For Cubes Indesign 77, we visited fast-casual restaurant Grain Traders and experienced its holistic design crafted by ONG&ONG Experience Design Studio. Here we dive deeper into the studio’s design process via its new book. Stephanie Peh reports.
5 January, 2016
Top image: Let’s Experience Design, a publication by ONG&ONG Experience Design Studio
Let’s Experience Design, a publication by ONG&ONG Experience Design Studio, aims to guide and inspire anybody (not just designers) to build honest experiences that stem from ground zero. The hardcover book conveys a design process that is paramount to the studio’s body of work. Authored by Mark Wee and Ken Yuktasevi, both Directors of the ONG&ONG Experience Design Studio, Let’s Experience Design is backed by actual observations and narratives drawn from the projects the studio has undertaken over the years.
Asserting that “Design is for everyone,” ONG&ONG Experience Design Studio defines its process with five steps: Discovery, Synthesis, Ideate, Prototype and Design. Each step informs a chapter within the publication. The Directors began developing the approach when they were running their own practice in 2006. Over the years, the process was refined in collaboration with team members and later within the ONG&ONG group, to make it accessible and understandable to clients. “Every time we meet a client, we spend time educating them on our process, and how we approach design from a more holistic view,” says Wee.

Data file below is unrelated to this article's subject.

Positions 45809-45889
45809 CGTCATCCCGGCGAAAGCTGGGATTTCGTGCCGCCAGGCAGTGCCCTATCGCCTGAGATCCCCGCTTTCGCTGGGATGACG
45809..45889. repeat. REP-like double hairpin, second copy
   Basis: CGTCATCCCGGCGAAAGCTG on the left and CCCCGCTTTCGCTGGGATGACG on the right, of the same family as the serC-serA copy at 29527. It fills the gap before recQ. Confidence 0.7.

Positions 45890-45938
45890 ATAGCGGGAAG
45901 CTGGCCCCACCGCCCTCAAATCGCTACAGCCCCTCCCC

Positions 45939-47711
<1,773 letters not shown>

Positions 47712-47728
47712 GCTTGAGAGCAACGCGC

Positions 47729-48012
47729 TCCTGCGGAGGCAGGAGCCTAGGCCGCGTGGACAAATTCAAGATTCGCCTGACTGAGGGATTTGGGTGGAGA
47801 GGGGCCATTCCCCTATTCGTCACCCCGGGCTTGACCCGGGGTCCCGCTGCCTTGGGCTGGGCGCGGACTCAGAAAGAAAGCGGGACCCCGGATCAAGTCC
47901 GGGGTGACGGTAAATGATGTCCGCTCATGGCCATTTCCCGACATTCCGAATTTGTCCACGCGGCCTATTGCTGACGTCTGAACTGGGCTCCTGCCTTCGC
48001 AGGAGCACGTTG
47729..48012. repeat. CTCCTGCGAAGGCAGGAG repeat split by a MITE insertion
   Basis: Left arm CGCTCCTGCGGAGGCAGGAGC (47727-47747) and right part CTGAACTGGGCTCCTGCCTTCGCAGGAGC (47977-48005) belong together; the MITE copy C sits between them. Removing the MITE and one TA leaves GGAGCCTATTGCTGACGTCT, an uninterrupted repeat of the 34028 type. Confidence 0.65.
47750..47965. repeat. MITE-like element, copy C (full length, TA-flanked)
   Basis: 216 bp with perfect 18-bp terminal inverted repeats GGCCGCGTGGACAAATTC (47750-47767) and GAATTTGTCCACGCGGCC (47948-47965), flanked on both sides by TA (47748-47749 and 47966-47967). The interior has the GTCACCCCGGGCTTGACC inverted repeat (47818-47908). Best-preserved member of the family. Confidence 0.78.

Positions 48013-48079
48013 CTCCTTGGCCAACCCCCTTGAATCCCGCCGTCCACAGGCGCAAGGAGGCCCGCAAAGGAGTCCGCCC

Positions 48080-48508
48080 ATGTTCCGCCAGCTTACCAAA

Step one (Discovery) is perceived as an initiation process that steers every project. Going beyond the brief is necessary and important to reap valuable findings. The writers suggest methods such as interviews, workshops, surveys and case studies – these may be mixed and matched to suit various applications – to uncover layers.
Once enough information has been collected, step two (Synthesis) refers to making sense of, or finding inspiration in, data. Deemed a challenging process, this chapter prepares readers for potential roadblocks, inspiring one to perserve, or perhaps backtrack if required. The studio’s work for F&B chain Salad Stop (referenced in the chapter) was based on four customer personas originally crafted during the Synthesis stage. This led to the establishment of a framework that guided and shaped the next step.
The third chapter (Ideate) opens with the suggestion that in future, individuals across different fields, rather than designers alone, will work together to achieve the best creative solutions. It emphasises that “no idea is a bad idea,” sharing how the studio managed to “think out of the box” when tailoring a banking experience for Gen-Y users of Frank by OCBC. An interactive “shopping experience” was implemented, spicing up an otherwise mundane activity.
The fourth step (Prototype) encourages the reader to conduct actual ground tests to prove the credibility of ‘absurd’ or risky ideas and affirm assumptions. Finally, a chapter on the fifth step (Design) concludes the easy-to-read publication with story-like narratives of end users’ perspectives.
Step 4 – the Prototype stage
For ONG&ONG Experience Design Studio, every part of this five-step process is important, as they inform one another and contribute to a greater whole. When asked if the approach would alter in future, Wee says, “We are now applying the process to larger-scale work in architectural and master space planning. These are more complex, as they involve cities. We feel that it [the five-step process] will be refined with these.”
Let’s Experience Design was written by Mark Wee and Ken Yuktasevi of ONG&ONG Experience Design Studio and is published by ORO Editions.
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